Lemonade CEO Daniel Schreiber told TechCrunch back in February that some 70 percent of Lemonade customers with a home owners or renters policy are also pet owners, and yet between 1 and 2 percent of pet owners in the United States have pet insurance.
It’s a relatively straightforward Venn diagram.
Pet insurance from Lemonade will cost users $12/month, with a 10 percent discount available to existing Lemonade policy holders who choose to bundle their new pet insurance with home/renters insurance. The policy is only available to dog and cat owners — other pets are not covered.
The policy covers blood tests, urinalysis, x-rays, MRIs, labwork, CT scans and ultrasounds, as well as outpatient, specialty and emergency care procedures, along with hospitalization and surgery, according to the Lemonade website. The company also covers medication, including injections and prescription meds. Pet owners can also get an extended Accident and Illness Package that goes beyond the initial coverage of accidental road accidents and poisonings, and a variety illnesses.
Lemonade Pet Insurance comes with an optional wellness package, as well, which provides savings for routine stuff like an annual physical checkup, heartworm tests, fecal tests, annual parasite evaluation tests, Bloodwork, and up to three vaccines. The wellness package also gives pet owners access to medical advice chat and offers reminders and tips to keep their pet healthy.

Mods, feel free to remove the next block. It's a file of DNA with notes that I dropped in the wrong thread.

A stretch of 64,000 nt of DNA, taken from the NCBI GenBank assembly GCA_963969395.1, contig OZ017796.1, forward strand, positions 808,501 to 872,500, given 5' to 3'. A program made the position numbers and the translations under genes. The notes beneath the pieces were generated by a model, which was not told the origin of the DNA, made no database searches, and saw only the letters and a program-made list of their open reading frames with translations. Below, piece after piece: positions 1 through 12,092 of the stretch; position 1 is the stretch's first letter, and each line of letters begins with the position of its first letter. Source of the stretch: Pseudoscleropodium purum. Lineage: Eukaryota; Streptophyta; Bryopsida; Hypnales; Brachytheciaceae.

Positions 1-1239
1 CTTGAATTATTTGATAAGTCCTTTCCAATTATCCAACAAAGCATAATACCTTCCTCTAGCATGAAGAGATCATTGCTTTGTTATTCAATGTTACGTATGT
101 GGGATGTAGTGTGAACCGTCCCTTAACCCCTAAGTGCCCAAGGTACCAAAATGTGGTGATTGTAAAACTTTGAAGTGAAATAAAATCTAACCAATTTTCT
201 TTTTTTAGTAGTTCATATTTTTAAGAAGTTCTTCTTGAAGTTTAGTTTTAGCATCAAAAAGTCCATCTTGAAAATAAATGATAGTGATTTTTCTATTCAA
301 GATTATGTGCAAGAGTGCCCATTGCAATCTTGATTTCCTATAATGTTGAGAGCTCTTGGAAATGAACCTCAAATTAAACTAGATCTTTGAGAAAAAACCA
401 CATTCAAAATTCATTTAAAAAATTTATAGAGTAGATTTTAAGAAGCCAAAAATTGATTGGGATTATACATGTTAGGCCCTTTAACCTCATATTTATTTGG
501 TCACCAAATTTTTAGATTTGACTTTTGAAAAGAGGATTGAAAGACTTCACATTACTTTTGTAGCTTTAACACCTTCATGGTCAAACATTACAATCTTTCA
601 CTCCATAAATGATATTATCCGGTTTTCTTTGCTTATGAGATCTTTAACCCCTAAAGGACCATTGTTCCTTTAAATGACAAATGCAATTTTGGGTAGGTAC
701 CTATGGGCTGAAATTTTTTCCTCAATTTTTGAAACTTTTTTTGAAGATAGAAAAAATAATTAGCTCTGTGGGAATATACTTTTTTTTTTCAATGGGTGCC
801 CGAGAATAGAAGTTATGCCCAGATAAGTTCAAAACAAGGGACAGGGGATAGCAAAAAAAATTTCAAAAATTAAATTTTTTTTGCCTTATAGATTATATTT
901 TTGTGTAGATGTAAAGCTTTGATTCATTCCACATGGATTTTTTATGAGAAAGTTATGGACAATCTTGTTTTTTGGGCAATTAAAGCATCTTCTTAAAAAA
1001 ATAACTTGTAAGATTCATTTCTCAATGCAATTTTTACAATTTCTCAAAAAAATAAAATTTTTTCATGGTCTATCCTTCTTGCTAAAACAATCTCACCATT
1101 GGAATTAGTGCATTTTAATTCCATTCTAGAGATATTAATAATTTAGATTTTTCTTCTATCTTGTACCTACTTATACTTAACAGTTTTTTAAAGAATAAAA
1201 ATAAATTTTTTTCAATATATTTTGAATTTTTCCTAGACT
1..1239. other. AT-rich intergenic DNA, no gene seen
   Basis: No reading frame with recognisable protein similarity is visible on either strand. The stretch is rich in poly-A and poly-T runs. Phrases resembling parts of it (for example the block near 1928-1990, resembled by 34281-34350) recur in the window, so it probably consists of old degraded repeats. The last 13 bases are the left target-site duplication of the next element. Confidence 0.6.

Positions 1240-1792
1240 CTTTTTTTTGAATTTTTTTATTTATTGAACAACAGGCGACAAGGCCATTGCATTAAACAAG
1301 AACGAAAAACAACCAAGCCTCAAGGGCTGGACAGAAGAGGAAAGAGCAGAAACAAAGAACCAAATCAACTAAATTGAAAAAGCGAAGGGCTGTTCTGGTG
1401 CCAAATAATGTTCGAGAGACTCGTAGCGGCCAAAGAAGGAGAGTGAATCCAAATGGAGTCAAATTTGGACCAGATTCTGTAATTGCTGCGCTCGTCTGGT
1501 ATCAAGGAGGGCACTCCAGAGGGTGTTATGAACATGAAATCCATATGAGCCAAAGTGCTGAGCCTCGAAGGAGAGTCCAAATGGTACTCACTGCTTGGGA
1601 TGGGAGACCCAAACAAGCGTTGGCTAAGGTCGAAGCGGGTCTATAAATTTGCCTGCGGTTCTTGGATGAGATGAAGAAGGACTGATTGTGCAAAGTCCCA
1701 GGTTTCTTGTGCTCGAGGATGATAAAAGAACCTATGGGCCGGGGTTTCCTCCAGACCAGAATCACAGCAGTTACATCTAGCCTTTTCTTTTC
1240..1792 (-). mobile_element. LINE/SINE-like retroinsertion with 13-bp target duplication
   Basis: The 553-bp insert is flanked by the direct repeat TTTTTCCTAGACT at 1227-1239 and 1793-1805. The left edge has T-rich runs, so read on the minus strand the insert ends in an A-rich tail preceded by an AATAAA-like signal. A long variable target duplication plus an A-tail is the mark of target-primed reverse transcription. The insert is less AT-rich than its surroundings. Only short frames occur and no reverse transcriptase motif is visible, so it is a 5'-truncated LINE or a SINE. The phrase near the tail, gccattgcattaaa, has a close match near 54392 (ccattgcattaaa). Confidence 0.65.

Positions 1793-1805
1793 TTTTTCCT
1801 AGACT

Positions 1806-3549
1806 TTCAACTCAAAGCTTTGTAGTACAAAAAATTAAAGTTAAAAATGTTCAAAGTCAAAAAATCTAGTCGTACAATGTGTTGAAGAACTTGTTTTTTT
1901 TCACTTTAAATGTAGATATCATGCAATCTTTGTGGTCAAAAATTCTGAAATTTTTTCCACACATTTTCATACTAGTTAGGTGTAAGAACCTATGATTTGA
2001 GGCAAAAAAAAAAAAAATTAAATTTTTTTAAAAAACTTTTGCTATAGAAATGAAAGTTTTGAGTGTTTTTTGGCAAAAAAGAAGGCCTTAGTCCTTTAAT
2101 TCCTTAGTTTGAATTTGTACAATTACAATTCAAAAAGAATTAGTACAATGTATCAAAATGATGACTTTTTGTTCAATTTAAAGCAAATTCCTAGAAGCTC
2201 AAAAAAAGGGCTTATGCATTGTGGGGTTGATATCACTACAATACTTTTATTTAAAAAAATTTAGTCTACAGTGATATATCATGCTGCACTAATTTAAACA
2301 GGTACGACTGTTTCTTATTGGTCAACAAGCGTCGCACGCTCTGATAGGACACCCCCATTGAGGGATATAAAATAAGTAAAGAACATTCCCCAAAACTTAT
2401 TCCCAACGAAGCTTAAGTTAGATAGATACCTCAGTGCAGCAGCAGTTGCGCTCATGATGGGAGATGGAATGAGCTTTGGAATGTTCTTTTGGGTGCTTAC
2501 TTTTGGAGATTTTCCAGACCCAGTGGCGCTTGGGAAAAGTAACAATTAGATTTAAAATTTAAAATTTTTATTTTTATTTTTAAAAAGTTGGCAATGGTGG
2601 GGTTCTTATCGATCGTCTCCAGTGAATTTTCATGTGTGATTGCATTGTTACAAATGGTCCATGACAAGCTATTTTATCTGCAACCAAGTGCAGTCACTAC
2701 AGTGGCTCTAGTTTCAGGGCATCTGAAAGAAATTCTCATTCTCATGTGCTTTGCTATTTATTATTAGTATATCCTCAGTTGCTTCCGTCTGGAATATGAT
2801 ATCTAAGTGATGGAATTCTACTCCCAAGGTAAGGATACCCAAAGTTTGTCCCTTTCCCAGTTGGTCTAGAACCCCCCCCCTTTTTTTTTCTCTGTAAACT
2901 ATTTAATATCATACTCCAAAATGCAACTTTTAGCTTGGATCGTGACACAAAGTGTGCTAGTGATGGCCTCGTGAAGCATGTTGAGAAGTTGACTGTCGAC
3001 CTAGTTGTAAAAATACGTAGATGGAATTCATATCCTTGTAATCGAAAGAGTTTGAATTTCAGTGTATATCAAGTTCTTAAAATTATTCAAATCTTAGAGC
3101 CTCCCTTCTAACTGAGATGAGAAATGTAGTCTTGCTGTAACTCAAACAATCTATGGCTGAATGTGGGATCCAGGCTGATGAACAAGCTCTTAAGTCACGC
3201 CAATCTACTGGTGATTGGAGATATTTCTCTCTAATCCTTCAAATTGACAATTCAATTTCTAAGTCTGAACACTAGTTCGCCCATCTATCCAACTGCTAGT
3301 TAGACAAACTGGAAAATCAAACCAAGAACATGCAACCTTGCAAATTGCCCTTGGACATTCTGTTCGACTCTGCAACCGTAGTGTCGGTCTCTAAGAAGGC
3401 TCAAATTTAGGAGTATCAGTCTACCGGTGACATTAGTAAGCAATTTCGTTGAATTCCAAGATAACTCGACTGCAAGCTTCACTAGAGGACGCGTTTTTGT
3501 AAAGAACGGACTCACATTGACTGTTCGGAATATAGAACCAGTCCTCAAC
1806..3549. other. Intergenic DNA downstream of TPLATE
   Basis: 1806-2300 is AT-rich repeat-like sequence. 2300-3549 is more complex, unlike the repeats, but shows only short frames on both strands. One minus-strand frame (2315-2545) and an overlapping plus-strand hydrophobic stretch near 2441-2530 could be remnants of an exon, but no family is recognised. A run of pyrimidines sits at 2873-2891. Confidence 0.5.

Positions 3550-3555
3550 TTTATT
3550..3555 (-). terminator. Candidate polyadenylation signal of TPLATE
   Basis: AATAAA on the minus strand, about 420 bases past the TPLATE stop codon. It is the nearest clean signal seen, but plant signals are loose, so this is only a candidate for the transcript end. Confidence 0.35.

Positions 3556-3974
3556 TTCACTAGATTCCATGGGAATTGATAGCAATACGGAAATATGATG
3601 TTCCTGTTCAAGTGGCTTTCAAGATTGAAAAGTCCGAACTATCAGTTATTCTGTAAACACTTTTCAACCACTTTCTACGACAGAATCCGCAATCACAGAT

“Health insurance for pets dates back to over 100 years ago,” Schreiber told TechCrunch in February. “It started with horses in the Netherlands, and the heir to that pet insurance is actually car insurance. Horses were a mode of transportation, and the insurance was meant to protect you if something happened to that mode of transportation. But pets are now members of the family.”
According to Fortune, Americans spent upwards of $75 billion on their pets in 2019.
Insurance policies in general are also quite antiquated, with legal requirements to use language and clauses written decades ago. Lemonade has been trying to launch its Policy 2.0 — a simply worded policy that is open-sourced, allowing anyone to contribute or suggest changes to it — in the United States. Policy 2.0 is currently only available in Europe, but it marks a big change in the way insurance is handled as one of the biggest issues in the industry is that policy holders simply don’t, and in some cases can’t, know what is and is not covered.
Alongside its public offering, Lemonade has raised $480 million in institutional investment from firms like Sequoia, Allianz, and others, with a team of 382 employees globally.
On the US team, 35% of full time employees are people of color; 61% are women. Globally, Lemonade is 49% women; a quarter of the R&D team are women, and the executive team is 33% women. The 8-member board includes one person of color and one woman.